He was most impressed by the feature that allows multiple users to control the music queue.
Some limitations on the device could limit its appeal among consumers. Several developers noted that only Android devices can control the orb. Sam Machin, with Telefonica UK, said that because his wife has an iPhone, she wouldn't be able to use the Q if he was out. Given that it costs more than some tablets, Machin saw that as a significant sticking point.
Of course, it was hard to compete with the flashy presentation of Google Glass, even though no new features for the device were announced. But after the skydivers landed, Brin said Google would market a prototype exclusively to I/O attendees for $1500.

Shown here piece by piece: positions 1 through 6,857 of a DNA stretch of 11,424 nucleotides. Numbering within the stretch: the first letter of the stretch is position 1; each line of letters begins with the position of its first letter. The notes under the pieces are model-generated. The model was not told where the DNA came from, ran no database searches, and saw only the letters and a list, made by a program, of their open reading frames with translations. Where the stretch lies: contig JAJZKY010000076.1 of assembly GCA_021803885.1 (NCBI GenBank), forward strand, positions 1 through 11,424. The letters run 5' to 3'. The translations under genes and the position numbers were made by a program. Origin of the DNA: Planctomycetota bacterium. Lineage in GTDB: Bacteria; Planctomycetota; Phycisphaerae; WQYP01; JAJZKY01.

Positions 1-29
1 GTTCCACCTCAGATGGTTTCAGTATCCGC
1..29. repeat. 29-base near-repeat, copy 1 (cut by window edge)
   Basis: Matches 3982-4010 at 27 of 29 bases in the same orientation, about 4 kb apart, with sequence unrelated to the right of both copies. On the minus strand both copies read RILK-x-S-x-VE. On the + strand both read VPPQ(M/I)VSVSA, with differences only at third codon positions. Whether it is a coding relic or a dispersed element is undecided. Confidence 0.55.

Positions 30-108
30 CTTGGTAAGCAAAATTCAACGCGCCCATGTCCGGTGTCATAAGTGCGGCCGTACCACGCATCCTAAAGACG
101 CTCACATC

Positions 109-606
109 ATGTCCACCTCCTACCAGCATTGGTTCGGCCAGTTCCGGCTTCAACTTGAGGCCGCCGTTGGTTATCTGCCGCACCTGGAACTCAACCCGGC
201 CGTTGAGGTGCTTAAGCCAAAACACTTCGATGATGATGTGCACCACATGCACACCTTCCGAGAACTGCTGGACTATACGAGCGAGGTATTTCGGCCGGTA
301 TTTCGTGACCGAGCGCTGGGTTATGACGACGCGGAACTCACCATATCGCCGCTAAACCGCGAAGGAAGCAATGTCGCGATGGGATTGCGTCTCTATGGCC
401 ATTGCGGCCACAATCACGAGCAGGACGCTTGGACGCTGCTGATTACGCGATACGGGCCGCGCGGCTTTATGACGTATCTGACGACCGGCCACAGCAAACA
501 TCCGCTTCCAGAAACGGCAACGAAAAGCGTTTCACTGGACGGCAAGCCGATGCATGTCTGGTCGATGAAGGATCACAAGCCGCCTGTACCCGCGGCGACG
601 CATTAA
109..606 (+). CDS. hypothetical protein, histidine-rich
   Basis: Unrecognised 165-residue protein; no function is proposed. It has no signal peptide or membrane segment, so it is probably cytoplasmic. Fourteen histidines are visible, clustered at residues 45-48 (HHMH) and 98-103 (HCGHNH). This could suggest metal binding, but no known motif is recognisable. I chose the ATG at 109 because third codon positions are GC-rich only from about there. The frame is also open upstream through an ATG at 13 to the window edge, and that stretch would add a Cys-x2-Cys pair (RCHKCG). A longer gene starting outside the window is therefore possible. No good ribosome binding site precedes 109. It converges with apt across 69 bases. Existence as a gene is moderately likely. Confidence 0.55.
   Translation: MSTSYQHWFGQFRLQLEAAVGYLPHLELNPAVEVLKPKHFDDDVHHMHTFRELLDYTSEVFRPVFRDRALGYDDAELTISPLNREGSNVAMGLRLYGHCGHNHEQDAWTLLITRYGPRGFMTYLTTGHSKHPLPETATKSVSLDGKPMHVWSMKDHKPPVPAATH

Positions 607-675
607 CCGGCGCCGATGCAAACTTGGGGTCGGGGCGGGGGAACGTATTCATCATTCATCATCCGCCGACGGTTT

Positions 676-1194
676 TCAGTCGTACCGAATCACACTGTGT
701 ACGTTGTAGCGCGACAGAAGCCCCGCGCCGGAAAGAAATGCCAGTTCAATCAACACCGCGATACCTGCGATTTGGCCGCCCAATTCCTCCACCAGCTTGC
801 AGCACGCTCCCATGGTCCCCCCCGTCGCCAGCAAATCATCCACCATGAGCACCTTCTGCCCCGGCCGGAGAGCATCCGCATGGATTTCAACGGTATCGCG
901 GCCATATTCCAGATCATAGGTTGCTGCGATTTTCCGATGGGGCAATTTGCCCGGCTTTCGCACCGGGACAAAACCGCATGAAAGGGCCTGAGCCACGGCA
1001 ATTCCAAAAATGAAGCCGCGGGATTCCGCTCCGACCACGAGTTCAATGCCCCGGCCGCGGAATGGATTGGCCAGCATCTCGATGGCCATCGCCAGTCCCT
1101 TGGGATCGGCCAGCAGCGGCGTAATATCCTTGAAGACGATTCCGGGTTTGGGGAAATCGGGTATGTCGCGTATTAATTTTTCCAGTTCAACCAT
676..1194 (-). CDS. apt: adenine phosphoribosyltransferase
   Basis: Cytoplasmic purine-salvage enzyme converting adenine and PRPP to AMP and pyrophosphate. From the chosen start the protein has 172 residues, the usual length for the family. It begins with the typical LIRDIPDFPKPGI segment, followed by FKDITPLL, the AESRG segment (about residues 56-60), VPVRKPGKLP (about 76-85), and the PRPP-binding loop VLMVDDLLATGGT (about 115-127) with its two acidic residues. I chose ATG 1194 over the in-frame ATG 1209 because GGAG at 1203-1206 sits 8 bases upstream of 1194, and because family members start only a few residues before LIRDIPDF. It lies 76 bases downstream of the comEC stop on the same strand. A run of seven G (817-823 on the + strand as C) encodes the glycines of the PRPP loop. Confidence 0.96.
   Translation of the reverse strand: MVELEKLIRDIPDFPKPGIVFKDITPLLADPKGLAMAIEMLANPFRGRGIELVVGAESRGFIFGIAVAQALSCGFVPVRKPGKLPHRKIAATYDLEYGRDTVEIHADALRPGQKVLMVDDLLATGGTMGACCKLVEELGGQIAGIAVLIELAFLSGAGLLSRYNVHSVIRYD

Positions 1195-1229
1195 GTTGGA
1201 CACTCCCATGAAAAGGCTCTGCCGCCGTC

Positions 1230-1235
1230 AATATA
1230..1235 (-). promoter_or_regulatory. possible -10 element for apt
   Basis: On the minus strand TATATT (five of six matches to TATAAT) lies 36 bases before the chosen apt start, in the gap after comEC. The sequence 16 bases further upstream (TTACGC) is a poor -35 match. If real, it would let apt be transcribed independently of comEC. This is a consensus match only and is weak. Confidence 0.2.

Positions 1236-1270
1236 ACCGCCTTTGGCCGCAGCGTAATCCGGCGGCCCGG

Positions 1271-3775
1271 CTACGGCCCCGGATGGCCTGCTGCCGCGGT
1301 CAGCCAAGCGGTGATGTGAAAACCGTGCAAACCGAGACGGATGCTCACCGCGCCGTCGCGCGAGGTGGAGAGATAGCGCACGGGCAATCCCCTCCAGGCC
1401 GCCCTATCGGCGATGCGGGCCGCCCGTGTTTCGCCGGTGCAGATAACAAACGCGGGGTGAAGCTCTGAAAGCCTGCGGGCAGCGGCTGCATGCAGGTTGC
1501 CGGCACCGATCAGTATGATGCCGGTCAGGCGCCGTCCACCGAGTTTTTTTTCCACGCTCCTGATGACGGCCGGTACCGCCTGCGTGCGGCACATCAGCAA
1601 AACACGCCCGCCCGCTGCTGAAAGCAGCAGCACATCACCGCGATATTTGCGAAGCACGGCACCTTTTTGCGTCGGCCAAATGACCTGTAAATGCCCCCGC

The availability made the somewhat far-out project seem more real to developers.
"The fact that Glass is getting to a point where you can actually use it, I love that," Qello's Abdallah said.
Jim McNelis, also with Dito, called Glass "a childhood dream come true" and couldn't wait to pre-order the geekiest, most expensive glasses of all.
Fullscreen's Baumann imagined that the glasses could help users get instructions while they perform tasks, and could even have medical applications.
"With Google, there's a really good chance it will blow up from the development community," he said.
Sign up for CIO Asia eNewsletters.